Hence, to get the best out of it, we had to set the 3D resolution slider in Fortnite all the way to 100 percent. Sticking with the Epic preset and a 30fps cap resulted in smooth and stable gameplay.
The powerful internals of the Galaxy S10+ combined with the Infinity-O display do justice to Fortnite's colourful locales, guns, and weapons, making them look even better.
If you're hankering for a more fluid experience, you could choose the High setting for graphics quality which allows you to set the frame rate to 60fps, but it doesn't look as sharp. It still looks good mind you, but to us, the higher visual fidelity and capped frame rate simply played better.
Regardless of what you choose, tracking down chests, exploring forests, or simply gunning down foes up close or afar was great and a step up from Fortnite on the Note 9. In fact we'd go as far as to say that the Samsung Galaxy S10+ is possibly the best mobile for Fortnite on Android right now.
Finally we tried out Arena of Valor, the mobile equivalent of Dota 2 or League of Legends, with an emphasis on quick responses. The game defaulted to the highest settings which allow for detailed textures, particles, and effects, with High Frame Rate Mode toggled off.
Arena of Valor is one of the few smartphone games with a frame rate counter and with the High Frame Rate Mode toggled on we saw around 58 and 60 frames per second, dropping to around 56fps in demanding moments with multiple enemies on screen. Needless to say, it's best played with High Frame Rate Mode switched on, making for a superlative experience.
In terms of battery drain, we saw around 13 percent lost after approximately 30 minutes of gameplay while connected to WiFi and this was fairly consistent across games. This was with Dolby Atmos turned on and off. It barely got warm to touch while indoors or on the go over hourlong sessions of play.
As we mentioned earlier, Game Launcher in the Samsung Galaxy S10+ has options to 'Focus on power saving', 'Focus on performance', or 'Balanced'.
Considering that we didn't need to resort to these options to eke out better performance — as we were playing everything maxed out or close to it — we wondered if there was any benefit in terms of power savings. We played both Fortnite and PUBG Mobile at their default settings with the Game Launcher power saving option on.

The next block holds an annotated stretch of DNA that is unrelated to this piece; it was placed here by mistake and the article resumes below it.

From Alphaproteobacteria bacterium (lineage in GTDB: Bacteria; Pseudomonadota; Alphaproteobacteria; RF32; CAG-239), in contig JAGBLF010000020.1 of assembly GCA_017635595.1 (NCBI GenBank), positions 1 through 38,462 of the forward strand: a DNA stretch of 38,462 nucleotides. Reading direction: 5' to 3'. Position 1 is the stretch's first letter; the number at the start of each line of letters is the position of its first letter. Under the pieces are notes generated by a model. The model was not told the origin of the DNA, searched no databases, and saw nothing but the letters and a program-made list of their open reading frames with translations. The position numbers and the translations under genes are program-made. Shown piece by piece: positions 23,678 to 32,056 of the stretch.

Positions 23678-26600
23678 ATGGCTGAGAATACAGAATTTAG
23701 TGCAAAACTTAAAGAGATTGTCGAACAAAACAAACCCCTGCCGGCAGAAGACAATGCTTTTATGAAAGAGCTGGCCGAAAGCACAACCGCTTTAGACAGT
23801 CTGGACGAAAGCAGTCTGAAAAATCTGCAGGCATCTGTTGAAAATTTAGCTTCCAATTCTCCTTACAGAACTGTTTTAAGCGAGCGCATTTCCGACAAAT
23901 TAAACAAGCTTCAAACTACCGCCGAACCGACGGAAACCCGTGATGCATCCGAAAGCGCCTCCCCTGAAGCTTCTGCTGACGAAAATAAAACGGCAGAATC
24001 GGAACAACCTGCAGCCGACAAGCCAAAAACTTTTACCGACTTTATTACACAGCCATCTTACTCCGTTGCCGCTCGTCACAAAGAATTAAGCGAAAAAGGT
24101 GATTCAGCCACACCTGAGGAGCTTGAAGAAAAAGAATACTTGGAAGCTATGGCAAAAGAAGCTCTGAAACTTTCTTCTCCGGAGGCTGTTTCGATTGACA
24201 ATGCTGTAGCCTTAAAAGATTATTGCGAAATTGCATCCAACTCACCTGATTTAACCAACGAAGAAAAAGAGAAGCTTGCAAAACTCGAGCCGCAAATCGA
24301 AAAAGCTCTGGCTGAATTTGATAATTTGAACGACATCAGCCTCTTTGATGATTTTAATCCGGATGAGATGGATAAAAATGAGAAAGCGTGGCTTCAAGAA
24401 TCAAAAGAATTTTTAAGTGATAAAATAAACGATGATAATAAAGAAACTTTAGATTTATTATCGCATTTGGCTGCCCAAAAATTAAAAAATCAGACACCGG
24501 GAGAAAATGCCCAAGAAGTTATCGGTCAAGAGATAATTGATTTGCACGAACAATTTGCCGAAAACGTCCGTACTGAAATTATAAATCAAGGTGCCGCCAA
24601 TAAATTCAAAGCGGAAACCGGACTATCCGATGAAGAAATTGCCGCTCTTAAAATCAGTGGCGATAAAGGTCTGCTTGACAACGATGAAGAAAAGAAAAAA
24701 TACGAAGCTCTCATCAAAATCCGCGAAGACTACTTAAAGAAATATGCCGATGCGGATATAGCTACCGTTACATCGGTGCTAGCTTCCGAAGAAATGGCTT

25 minute matches of Fortnite saw battery drain by 11 percent while 30 minute PUBG Mobile rounds on Erangel saw the Galaxy S10+'s battery take a hit by 13 percent. This was identical to what we saw without enabling this setting in these games. While this option may work with other titles, it had no impact on either battle royale game.
What did work, was dropping the resolution via the Display option in Settings. For PUBG Mobile, setting the resolution to 1080x2280 didn't improve performance by any stretch, resulting in an image that wasn't as sharp but saw the Galaxy S10+ battery decrease by eight percent instead of 13 during a 30 minute match.
Decreasing the resolution even further to 720x1520 didn't do the game any favours in the visuals department, looking blurry in parts. However, the battery life excelled even further, with the loss of about six percent over the course of a 30 minute game.
Fortnite had similar gains. Be it the Epic preset with 30fps or the High preset with 60fps, dropping to 1080x2280 saw the Galaxy S10+ battery decrease by seven percent instead of 11 while going even further to 720x1520 had the battery drop by five percent over the course of a 25 minute game. Keep in mind that this was while we were connected to Wi-Fi with Dolby Atmos off, so your mileage may vary.
Your mileage may also vary depending on the games you play and other settings such as Adaptive battery, which is off by default. Sticking to a lower resolution while playing Fortnite and PUBG Mobile is a decent option if you're up for battle royale on the go and don't have a charger in hand with 1080x2280 being the sweet spot between power efficiency and visual fidelity.
The Samsung Galaxy S10+ showcased a consistently great experience across each and every title. Throw in welcome power savings thanks to being able to change resolution and you have a compelling, flexible mobile gaming option.
With several smartphones using Qualcomm's Snapdragon 855 SoC due shortly it will be interesting to see how they compare to what Samsung has on offer. As it stands, the Samsung Galaxy S10+ launched in India with the company's Exynos 9820 SoC is one of the better choices on offer.